SEPTEMBER 1953   The Belgian airline Sabena inaugurates helicopter service connecting Brussels with Cologne.

MARCH, 1955   French National Railways (SNCF) set world speed record with an electric locomotive pulling three passenger cars that attain a speed of 331kmh.

FEBRUARY 1, 1957   Felix Wankel successfully demonstrates his rotary combustion engine, the Wankel engine.

ALWEG Time Frame 1958 to 1962

, the world's first nuclear powered submarine, reaches the North Pole. 

SEPTEMBER 14, 1958   A steam locomotive hauled train of the "Drachenfels" cog railway not far from Cologne derails. 17 persons die and numerous others are injured. - This tragic accident caused an unprecedented media echo in Germany. The question of responsibility for this accident became a major topic and again so in the ensuing court proceedings in 1959. The court ruled that the railway's operations manager and even the responsible civil servant of the state transport ministry's supervisory office were guilty of negligence that caused death and injury. Only in a later proceeding were these judgements finally revised and both men were cleared of the accusations.

OCTOBER 26, 1958   PanAm's first regular New York to London flight with a Boeing 707. This marks the beginning of the "jet age".

JUNE 11, 1959   In Great Britain Christopher Cockerell introduces the first experimental hovercraft, the SR.N1, to the public.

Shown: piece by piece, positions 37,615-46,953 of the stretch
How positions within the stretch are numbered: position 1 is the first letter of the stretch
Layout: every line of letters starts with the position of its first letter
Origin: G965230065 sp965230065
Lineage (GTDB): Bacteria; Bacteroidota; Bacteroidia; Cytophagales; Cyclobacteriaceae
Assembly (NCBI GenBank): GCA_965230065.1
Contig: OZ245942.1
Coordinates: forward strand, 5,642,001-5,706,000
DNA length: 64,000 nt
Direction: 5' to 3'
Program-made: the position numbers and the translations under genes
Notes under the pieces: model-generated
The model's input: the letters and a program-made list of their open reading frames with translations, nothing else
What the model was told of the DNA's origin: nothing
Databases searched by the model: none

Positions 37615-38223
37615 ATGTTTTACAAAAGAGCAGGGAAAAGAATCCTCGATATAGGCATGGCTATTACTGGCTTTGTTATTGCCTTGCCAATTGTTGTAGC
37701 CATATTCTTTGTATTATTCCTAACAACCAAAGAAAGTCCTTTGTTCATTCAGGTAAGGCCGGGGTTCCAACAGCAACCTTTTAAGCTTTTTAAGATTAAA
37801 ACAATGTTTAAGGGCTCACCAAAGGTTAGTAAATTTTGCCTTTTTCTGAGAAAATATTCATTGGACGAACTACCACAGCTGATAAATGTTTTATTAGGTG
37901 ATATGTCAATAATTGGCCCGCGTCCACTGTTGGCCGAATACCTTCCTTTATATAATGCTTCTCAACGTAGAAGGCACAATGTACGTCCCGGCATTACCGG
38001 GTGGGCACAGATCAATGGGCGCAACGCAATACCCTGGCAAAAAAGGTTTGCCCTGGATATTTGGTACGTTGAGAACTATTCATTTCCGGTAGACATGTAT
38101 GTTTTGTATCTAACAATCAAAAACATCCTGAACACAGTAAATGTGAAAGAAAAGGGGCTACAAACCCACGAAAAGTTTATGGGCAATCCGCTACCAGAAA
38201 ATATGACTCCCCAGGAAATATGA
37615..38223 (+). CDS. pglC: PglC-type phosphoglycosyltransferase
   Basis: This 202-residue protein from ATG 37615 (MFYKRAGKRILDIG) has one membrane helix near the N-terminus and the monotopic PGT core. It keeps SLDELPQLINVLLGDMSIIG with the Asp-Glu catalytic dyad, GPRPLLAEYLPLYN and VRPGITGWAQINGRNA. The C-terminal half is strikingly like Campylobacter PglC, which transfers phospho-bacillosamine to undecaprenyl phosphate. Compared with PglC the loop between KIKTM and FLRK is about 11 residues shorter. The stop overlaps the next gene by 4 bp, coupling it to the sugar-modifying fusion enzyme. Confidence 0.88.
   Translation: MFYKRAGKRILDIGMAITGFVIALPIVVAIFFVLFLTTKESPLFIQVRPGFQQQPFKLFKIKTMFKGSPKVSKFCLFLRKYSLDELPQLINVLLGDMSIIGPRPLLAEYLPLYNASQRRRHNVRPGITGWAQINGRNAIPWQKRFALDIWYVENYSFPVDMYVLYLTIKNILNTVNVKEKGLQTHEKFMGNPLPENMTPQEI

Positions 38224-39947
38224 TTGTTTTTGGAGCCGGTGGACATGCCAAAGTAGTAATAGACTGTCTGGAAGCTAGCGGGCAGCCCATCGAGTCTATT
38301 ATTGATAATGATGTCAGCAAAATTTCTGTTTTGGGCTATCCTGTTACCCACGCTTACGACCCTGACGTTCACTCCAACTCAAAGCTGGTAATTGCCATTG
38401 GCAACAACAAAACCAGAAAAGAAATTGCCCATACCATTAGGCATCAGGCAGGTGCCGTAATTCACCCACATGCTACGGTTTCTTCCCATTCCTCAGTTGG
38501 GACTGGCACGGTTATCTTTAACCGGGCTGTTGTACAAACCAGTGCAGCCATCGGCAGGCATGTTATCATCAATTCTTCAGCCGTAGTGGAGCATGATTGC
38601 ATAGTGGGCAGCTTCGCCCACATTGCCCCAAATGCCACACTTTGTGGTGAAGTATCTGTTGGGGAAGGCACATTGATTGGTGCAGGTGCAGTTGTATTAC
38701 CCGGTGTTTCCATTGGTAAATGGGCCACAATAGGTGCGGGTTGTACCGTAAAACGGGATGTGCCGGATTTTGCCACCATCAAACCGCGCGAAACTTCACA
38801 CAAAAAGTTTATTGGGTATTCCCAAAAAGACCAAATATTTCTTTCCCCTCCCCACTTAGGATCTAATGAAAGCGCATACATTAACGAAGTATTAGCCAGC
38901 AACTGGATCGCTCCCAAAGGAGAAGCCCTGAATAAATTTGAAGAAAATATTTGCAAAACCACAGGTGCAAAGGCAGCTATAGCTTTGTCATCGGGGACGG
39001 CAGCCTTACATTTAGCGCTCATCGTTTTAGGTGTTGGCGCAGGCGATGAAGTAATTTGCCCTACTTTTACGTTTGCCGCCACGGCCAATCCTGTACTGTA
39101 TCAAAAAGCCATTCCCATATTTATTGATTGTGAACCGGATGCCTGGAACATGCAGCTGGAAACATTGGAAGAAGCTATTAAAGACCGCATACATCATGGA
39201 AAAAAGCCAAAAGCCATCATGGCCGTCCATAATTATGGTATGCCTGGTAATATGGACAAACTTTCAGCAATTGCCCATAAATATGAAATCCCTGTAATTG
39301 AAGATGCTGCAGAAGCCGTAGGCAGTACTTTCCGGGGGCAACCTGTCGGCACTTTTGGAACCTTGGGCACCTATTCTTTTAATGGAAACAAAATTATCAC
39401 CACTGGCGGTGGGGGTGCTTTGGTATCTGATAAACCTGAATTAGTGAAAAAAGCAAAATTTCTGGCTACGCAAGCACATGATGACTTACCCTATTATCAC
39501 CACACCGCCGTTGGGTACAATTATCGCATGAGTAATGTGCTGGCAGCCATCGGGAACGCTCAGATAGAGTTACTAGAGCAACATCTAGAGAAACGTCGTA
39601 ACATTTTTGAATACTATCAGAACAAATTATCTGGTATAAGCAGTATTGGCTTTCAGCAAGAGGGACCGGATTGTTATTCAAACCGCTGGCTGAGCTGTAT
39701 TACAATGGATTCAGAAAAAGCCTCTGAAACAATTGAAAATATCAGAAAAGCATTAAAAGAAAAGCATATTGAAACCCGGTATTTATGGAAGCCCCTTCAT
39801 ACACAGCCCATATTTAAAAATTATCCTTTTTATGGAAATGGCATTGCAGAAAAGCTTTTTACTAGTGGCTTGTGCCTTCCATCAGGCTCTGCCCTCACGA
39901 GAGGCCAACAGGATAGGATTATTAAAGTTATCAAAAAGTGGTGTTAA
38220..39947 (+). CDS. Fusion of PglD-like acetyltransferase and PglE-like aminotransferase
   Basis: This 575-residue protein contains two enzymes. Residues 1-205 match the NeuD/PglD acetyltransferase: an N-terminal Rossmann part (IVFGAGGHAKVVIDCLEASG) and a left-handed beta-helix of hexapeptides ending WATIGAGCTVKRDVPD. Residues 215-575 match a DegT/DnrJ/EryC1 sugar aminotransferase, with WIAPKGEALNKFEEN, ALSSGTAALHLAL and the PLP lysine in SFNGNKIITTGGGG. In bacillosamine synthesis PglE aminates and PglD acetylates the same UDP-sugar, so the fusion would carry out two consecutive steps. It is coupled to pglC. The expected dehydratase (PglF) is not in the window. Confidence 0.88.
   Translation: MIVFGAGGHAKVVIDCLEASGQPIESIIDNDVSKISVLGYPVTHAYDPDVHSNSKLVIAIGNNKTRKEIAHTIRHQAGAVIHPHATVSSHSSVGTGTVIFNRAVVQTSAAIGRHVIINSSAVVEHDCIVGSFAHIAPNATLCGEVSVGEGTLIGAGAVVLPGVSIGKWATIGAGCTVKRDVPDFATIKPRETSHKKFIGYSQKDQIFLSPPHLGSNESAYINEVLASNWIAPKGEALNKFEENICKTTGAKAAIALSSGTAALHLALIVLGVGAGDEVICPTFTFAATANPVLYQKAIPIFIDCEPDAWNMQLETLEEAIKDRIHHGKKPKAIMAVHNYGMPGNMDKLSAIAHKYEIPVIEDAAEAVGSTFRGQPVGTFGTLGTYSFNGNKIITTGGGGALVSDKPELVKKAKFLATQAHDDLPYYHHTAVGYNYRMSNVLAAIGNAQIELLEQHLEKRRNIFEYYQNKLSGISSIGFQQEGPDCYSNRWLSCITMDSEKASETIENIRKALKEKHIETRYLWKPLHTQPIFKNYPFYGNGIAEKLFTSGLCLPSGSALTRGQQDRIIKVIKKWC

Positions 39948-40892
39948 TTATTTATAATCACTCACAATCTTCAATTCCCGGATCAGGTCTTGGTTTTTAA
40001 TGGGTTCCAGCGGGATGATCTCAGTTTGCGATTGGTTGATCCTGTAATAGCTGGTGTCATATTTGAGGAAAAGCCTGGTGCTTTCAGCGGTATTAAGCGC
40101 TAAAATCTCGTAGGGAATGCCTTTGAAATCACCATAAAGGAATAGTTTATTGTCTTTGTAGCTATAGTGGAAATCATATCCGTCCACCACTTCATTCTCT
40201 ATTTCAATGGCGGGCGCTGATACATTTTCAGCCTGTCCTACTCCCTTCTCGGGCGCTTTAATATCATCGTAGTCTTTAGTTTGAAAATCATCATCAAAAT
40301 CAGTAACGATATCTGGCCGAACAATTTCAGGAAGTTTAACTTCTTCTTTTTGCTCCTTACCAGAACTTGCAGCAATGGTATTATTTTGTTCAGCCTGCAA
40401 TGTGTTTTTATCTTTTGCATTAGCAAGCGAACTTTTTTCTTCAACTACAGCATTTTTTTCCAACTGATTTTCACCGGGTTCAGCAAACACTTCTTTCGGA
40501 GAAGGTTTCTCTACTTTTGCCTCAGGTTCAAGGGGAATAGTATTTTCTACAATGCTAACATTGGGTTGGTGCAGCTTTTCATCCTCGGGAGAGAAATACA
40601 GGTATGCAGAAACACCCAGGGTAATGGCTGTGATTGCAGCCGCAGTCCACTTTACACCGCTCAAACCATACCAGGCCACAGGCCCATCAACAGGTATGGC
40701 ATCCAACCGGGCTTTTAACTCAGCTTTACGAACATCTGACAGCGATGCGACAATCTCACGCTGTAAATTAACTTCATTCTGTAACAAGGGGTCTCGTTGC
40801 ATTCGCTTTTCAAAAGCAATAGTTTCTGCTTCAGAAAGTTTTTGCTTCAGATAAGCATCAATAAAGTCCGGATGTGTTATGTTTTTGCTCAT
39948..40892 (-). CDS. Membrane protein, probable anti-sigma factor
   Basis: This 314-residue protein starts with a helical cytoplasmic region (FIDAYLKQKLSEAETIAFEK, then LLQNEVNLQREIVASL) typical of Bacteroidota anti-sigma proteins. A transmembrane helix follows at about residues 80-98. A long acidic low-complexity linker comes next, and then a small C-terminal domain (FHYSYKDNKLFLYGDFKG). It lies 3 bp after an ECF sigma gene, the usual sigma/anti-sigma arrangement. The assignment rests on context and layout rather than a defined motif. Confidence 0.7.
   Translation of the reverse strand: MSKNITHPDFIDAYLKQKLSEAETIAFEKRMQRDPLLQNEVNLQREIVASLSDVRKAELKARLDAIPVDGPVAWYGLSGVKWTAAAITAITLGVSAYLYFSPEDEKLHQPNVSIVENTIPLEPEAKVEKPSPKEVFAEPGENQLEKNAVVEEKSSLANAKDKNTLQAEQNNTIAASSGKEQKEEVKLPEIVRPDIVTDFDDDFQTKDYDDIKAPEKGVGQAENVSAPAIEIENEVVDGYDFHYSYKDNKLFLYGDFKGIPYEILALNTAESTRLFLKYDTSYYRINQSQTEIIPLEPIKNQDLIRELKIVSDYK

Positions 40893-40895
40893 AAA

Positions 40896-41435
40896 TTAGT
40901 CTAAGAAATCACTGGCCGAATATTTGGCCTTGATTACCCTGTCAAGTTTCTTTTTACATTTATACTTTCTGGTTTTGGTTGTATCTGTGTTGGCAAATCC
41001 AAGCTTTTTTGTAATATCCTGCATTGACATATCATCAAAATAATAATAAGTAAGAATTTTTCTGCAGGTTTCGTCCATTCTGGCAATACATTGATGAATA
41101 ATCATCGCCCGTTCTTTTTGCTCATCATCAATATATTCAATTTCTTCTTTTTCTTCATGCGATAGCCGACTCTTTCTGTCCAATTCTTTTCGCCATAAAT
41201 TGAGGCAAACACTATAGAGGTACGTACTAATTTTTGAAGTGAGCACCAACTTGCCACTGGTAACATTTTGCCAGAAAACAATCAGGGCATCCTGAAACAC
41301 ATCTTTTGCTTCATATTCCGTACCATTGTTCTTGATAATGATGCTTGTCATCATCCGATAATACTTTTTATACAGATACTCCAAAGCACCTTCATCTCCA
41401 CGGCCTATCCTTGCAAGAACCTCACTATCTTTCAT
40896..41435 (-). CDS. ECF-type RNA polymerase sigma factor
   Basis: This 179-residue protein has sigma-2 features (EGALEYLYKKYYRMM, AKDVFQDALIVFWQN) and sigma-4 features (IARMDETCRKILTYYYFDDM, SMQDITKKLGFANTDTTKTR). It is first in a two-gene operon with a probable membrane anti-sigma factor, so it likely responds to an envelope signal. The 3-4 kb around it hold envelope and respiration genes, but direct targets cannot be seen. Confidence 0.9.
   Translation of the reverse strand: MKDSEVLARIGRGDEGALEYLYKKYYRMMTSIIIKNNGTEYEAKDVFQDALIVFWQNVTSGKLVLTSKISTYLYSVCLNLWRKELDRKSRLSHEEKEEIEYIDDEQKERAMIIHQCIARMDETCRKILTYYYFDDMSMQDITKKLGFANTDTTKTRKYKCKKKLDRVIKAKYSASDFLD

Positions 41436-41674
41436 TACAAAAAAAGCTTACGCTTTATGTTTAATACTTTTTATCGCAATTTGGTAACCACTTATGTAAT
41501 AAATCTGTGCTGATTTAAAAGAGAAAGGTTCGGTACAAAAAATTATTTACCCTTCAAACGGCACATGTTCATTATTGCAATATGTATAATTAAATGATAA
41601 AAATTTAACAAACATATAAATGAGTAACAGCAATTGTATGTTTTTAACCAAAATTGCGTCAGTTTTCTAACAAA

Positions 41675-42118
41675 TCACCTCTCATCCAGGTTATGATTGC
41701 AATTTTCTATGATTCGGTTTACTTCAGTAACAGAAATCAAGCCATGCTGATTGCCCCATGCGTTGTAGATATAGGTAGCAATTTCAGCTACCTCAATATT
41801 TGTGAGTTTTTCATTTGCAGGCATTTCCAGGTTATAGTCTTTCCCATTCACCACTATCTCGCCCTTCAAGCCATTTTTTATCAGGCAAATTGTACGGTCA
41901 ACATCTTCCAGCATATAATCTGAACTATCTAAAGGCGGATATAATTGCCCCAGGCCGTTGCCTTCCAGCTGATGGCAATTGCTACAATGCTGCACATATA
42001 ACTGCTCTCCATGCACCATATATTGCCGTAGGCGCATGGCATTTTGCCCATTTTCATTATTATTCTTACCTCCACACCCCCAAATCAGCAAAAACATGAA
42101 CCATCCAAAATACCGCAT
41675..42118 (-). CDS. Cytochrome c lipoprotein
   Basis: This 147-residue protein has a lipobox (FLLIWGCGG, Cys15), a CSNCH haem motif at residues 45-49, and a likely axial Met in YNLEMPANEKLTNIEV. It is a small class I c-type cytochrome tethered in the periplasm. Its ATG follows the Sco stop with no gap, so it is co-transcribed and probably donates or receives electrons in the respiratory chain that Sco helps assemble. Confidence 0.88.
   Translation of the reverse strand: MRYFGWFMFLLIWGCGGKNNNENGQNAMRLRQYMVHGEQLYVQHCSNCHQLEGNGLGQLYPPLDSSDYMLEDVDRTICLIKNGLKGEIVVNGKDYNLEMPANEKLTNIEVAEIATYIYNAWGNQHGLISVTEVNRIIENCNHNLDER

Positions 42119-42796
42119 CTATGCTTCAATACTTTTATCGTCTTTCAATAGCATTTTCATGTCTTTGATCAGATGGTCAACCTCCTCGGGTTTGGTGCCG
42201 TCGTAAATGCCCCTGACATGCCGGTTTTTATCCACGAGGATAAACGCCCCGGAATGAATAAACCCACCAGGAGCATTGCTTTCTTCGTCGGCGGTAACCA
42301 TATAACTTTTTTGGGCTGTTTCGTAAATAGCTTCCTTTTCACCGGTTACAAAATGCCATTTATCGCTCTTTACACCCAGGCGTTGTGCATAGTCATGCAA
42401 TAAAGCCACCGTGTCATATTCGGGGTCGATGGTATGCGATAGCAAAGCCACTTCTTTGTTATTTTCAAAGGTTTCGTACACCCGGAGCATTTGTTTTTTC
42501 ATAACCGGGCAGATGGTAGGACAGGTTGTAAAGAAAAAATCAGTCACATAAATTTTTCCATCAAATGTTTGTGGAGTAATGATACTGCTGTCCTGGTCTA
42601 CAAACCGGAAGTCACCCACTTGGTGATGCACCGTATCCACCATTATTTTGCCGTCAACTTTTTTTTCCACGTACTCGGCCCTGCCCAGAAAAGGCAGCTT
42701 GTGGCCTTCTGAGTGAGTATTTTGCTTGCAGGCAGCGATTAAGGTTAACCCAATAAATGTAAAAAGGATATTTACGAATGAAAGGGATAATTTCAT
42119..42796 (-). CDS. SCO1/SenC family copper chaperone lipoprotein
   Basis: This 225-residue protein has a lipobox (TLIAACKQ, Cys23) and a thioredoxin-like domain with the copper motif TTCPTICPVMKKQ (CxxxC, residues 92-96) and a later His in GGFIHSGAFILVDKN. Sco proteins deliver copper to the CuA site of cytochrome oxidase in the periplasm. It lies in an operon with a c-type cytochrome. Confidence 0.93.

During the 1950s large parts of the City of Cologne still lay in ruins after the massive air bombardments of World War II. Cologne had been one of the hardest hit metropolitan areas during the war. Ruins were till the late 1960s still a familiar feature of the cityscape. Alweg engineer Rolf Krischer and his family had this view from their apartment livingroom in Cologne (looking across the street through a gap of two apartment house ruins to the German Federal Railways mainline from Cologne in direction south). During the mid1950s the economic situation of many Germans was still so adverse that here for example the neighborhood children regularly clambered up the railway embankment to throw rocks from the track ballast at passing coal trains coming from the industrial Ruhr-area. The thrown rocks loosened coal briquettes and caused them to fall from the passing coal cars. The children collected this coal and took it home to heat the apartments. An interesting historical footnote is that Cologne's famous Cardinal Josef Frings had in those days publicly sanctioned such "theft" by Cologne's citizens to help ease their living conditions in the harsh winters. Cardinal Frings' church career started as parish priest in Cologne-Fuehlingen, where many years later the Alweg Company developed its monorail system. The steeple of Fuehlingen parish church can be seen on many old Alweg photographs (see the "Fuehlingen Today" page of the German appendix of these Alweg Archives). When the American Alweg Company chose engineer Rolf Krischer to take part in the Seattle project he gladly accepted and soon he and his family moved to Seattle, living there with a view from Queen Anne Hill across downtown Seattle to splendid Mount Rainier! (Above Cologne wintertime photo of the livingroom view taken in 1961 by Rolf Krischer.)
During the 1950s the Cologne Tourist Office distributed a souvenir map that showed in the north of Cologne a small sketch of the Alweg 1:1 train on its test track. A nearby German Federal Railways line was on this map still illustrated with the sketch of a steam-locomotive-drawn train.

ALWEG Time Frame 1962 to 1967

MARCH 23, 1962   The first nuclear powered merchant ship, the American "N.S. Savannah", is put into service.